>
> The produced HTML should be simple, clean, valid XHTML 1.1 strict,  
> with
> navigational stuff similar to that available on other parts of
> www.apache.org. This output should be customizable in a manner that's
> similarly simple as the above use case (for eg adding banner logos or
> updating a project logo), though its allowed to be a little harder (eg
> having to learn some template language is just fine).
>
> The source format should be simple, clean, and simple to grok  
> (within the
> basic 5 minute period mentioned above) for anyone who knows how to  
> write
> basic HTML (eg <b>, <em>, <h1>). The translation from the source to
 
> the
> produced HTML should be obvious and without surprises.
>
> There should be a simple file (probably XML) for specifying  
> navigational
> elements where again the transformation from source to html is so  
> obvious
> that anyone who has ever edited XML doesn't need to RTFM.
>
> == Available tools ==
>
> None of the other generally available tools satisfy all the above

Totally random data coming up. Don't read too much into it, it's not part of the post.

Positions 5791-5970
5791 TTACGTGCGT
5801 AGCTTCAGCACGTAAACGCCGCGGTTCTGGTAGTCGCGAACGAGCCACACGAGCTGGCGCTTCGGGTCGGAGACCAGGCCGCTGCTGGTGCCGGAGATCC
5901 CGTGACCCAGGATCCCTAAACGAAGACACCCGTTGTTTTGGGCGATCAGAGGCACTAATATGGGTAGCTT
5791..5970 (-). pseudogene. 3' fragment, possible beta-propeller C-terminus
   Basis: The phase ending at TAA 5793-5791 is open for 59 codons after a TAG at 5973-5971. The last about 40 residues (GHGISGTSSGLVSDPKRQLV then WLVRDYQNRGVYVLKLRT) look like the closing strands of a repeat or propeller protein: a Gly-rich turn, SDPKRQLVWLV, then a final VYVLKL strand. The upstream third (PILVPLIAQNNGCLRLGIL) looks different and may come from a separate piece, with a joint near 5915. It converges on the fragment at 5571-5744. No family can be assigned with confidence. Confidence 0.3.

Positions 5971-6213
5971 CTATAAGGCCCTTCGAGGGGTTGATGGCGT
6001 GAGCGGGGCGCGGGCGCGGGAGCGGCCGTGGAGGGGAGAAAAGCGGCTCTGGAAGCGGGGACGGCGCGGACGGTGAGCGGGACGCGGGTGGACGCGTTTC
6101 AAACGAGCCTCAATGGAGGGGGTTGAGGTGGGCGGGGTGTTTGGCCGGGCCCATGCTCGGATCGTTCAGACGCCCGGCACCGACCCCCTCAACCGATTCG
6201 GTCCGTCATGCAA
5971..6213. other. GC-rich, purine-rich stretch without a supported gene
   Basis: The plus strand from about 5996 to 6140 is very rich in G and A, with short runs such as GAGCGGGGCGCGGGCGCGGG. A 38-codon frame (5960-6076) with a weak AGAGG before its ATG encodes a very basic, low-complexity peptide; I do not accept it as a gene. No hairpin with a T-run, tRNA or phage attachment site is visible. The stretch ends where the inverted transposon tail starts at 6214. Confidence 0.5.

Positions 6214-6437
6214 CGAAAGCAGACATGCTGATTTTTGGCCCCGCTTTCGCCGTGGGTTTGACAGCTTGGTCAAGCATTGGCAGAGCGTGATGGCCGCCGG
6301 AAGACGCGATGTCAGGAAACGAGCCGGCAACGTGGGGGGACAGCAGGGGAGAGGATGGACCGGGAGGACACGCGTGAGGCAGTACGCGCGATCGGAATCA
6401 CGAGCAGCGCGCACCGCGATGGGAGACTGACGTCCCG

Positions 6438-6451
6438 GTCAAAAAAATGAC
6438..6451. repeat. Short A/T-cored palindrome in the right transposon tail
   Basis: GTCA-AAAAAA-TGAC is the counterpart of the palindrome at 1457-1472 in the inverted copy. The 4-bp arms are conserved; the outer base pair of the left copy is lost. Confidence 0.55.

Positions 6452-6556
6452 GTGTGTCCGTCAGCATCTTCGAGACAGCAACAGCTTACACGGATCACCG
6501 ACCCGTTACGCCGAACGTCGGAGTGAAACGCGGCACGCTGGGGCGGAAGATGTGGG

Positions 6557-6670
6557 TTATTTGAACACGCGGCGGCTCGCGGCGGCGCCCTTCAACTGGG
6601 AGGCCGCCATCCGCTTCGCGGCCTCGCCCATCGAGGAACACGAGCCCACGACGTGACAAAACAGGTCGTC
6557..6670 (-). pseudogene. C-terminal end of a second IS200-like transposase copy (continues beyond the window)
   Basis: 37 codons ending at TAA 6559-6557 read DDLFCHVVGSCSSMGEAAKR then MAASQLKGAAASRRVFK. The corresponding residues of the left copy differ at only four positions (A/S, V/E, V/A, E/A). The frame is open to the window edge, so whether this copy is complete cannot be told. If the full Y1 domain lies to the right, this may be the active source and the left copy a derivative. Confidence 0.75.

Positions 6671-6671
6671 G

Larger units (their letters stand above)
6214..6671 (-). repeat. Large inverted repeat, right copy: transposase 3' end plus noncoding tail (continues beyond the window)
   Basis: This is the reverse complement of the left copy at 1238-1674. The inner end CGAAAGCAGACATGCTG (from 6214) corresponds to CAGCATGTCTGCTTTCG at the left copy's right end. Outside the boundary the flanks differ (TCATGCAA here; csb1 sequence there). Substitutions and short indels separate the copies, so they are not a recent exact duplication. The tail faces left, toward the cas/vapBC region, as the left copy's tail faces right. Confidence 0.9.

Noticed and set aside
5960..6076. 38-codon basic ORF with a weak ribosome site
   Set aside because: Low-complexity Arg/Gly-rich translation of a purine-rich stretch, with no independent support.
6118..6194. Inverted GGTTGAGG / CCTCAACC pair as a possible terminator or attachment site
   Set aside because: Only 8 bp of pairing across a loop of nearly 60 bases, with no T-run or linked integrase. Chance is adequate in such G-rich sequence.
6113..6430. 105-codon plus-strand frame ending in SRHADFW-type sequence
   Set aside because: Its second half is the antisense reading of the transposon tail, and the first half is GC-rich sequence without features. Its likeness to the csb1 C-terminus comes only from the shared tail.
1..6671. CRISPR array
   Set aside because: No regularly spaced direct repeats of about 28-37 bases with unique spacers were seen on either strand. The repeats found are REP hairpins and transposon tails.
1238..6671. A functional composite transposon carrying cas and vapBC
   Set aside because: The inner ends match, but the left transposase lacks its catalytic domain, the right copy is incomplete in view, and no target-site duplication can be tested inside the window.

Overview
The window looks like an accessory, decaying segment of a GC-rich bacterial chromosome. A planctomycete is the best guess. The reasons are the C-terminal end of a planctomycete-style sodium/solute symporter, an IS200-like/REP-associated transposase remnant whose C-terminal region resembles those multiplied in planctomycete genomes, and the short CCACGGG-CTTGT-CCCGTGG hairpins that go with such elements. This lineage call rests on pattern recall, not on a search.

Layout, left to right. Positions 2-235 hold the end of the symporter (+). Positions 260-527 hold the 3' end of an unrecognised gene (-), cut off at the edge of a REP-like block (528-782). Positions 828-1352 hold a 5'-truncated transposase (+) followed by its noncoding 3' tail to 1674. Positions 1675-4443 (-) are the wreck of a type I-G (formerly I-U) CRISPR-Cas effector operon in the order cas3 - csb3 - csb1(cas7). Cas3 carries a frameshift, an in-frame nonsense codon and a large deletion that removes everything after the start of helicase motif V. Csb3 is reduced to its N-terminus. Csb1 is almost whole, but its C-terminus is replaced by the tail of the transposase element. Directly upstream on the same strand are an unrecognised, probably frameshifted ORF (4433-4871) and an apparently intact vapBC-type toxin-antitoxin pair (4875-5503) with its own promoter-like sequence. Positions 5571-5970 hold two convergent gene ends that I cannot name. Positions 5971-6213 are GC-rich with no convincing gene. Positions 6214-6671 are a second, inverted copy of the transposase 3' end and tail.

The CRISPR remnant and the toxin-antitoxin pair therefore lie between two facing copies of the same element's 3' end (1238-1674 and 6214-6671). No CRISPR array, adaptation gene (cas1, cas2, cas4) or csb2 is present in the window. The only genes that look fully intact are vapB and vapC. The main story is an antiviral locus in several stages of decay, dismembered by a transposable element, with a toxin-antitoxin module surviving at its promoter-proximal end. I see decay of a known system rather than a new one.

> requirements at the moment.
>
>  * forrest
>    * requires installing forrest, which takes way more than 5 mins  
> in and
>      of itself
>    * basically it fails many of the use case basics (too heavyweight,
>      takes more than 3 minutes to learn, input->output transforms too
>      complex), which is probably because I wrote the use case to  
> contrast
>      with the current forrest process
>    * the transformation is not predictable enough
>
>  * maven
>    * requires installing maven, which takes 5 mins in and of itself
>      * maven 1 not easy enough to install into svn self-contained
>        * maven 1Â will essentially be "dead" as everyone migrates to
>          maven 2